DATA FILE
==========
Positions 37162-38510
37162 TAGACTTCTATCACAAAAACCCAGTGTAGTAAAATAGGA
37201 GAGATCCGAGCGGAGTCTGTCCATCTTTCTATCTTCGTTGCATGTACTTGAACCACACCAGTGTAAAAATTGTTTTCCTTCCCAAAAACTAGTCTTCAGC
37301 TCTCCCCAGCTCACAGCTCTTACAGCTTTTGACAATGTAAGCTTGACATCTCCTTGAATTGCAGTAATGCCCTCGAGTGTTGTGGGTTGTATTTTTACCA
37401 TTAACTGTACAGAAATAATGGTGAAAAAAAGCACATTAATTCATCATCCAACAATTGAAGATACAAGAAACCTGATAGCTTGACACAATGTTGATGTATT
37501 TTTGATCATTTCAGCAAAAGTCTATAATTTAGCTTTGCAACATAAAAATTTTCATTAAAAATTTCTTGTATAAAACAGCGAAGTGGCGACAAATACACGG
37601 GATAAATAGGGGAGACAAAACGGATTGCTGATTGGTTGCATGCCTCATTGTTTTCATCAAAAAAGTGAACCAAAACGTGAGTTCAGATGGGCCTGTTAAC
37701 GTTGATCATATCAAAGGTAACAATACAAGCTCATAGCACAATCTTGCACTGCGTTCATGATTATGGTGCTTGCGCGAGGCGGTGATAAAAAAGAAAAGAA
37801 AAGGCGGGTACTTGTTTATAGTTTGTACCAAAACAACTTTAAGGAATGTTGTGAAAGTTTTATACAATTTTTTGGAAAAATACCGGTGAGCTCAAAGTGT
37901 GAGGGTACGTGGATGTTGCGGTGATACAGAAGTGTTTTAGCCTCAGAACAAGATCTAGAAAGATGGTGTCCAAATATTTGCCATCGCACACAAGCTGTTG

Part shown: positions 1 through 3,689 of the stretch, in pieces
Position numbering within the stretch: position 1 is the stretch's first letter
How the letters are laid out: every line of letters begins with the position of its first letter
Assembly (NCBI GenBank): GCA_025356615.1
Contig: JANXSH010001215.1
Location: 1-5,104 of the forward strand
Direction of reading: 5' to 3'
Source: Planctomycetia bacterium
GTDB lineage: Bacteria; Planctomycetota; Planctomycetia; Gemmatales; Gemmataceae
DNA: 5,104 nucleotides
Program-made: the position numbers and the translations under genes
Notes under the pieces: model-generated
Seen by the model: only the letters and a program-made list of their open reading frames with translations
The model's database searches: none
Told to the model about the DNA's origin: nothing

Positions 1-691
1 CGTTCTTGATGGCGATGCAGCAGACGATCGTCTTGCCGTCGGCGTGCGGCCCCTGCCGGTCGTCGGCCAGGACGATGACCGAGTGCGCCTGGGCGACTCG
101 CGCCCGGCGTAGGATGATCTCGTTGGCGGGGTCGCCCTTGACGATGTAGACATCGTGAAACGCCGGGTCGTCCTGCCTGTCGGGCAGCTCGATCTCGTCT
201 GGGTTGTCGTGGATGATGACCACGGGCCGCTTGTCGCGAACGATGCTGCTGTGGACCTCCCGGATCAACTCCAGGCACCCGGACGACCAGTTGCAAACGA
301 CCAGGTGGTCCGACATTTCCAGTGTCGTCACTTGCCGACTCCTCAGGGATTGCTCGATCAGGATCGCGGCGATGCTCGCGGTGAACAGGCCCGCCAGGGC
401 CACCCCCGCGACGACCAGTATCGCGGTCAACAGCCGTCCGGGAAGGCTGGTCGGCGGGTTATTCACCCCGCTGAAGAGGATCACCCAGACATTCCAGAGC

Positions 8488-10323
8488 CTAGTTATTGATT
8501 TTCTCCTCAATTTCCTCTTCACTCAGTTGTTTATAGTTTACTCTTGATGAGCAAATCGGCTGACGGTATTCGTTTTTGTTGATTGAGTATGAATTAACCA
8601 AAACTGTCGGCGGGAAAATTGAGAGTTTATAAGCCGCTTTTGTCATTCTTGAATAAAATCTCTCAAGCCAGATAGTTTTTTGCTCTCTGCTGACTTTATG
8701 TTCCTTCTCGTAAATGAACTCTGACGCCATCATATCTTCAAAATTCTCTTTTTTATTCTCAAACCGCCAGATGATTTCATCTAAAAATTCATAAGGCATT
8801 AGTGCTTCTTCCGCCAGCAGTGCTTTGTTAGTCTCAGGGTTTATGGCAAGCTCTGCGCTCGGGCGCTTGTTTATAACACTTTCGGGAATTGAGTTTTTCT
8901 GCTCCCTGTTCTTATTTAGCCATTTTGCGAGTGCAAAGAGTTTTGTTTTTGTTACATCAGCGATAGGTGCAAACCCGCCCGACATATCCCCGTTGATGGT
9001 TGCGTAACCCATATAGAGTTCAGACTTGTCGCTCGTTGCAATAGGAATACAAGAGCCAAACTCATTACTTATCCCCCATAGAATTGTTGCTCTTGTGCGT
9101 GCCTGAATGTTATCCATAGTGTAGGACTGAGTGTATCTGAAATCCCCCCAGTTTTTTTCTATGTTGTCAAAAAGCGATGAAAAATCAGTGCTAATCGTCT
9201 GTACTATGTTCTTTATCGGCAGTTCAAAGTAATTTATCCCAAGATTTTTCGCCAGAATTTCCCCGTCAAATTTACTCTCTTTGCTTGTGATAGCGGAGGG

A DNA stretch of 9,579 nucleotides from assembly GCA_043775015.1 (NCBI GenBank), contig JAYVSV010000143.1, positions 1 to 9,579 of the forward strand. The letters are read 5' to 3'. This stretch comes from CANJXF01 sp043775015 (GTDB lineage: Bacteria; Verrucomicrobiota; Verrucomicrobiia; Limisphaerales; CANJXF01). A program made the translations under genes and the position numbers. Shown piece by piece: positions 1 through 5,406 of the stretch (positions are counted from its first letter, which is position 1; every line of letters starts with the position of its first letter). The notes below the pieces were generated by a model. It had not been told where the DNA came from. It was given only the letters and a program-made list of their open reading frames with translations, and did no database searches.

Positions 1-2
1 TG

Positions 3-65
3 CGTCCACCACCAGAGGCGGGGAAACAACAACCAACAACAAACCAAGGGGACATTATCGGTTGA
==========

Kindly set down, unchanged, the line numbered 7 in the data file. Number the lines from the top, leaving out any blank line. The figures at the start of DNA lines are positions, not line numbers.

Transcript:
37601 GATAAATAGGGGAGACAAAACGGATTGCTGATTGGTTGCATGCCTCATTGTTTTCATCAAAAAAGTGAACCAAAACGTGAGTTCAGATGGGCCTGTTAAC